I've read a lot of the threads on gravy, but would like to start a new one to see if I can understand the chemistry / mechanics of making a good basic gravy. Because I didn't, this past Thanksgiving. :-( Here's what happened (apologies in advance - this will be long):
The day before Thanksgiving, I made a make-ahead gravy with the intention of adding the drippings after the turkey came out of the oven. Following instructions and videos I found online, I used equal parts butter and flour, and cooked the roux for about 5 minutes, whisking constantly, until I got a paste-like consistency. I then added homemade turkey stock in 1-cup increments, and cooked the gravy for 40 minutes. I intended to cook it for only 15 minutes, but it tasted floury, so I kept cooking it. As the gravy thickened, I added more stock, hoping that the floury taste would dissipate. It never did entirely, and I eventually said "it's good enough". (I used 6 T. of butter to 6 T. of flour, and started with 6 cups of turkey stock; I probably ended up using 10-12 cups of stock.)
The next day, we took the 2 turkeys out of the oven and off the grill and combined the drippings. After defatting the drippings, I added some to my warmed-up make-ahead gravy. My friend deglazed the roasting pan and drippings with some white wine and leftover water from boiling the potatoes for mashed potatoes, and used a cornstarch slurry to thicken the gravy. Her gravy was delicious, and was so easy to make. Mine still tasted floury and had a slightly gritty texture, although the drippings did add a lot of flavor. I ended up adding some fresh lemon juice, which helped a little, but not much. I was really disappointed in my gravy, especially after all that advance work.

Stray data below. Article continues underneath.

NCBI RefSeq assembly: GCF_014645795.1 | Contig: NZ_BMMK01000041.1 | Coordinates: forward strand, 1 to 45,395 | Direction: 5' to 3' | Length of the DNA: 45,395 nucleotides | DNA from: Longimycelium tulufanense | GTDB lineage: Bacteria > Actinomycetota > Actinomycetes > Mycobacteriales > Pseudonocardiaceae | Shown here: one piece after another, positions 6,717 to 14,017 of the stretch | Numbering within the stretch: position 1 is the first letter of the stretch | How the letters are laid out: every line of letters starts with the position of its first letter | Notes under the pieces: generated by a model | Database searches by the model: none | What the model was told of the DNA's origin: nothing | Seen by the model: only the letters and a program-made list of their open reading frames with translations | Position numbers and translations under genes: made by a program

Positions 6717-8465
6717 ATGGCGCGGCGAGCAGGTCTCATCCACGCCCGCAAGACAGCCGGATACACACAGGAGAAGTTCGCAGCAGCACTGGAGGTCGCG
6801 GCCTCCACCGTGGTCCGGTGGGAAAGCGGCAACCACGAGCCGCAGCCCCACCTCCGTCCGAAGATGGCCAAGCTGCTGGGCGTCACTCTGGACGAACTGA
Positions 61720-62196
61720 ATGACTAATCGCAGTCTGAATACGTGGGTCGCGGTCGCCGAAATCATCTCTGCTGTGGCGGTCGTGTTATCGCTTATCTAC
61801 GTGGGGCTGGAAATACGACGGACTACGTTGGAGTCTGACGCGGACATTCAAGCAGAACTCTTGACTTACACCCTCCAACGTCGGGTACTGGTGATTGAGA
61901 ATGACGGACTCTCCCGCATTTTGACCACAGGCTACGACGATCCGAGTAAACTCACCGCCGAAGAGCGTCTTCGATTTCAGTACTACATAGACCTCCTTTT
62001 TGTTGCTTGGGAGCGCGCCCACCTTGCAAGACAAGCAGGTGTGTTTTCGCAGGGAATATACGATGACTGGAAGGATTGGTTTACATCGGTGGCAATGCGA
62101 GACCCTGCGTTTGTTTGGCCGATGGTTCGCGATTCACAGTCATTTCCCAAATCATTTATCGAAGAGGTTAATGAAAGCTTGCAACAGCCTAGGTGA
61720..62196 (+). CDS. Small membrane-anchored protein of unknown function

I know there are lots of ways to add flavors and make your gravy "your own", but what I'm really trying to understand is the proper (fail-safe) way to make a basic gravy. Here is what I'm wondering:
1) Why did my gravy turn out floury tasting? (This has happened to me in the past, too, so I must consistently be doing something wrong.)
2) What are the advantages (or disadvantages) of a cornstarch slurry? My friend is from the Midwest and she said that's how they always make gravy. Is this a regional thing?
3) I know that a butter / flour Roux is a French classic, and it's supposed to be easy to make. But if it's that easy, what am I doing wrong?
4) Why make a roux, which contains so much fat, when you can just shake up a cornstarch slurry or even a flour slurry? Does the butter make that much difference to the flavor?
Any and all opinions and advice, the more detailed the better, are welcome. Thank you!
Updated 3 months ago | 5
Updated 3 months ago | 9
Updated 3 months ago | 2
Updated 3 months ago | 25
Updated 3 months ago | 3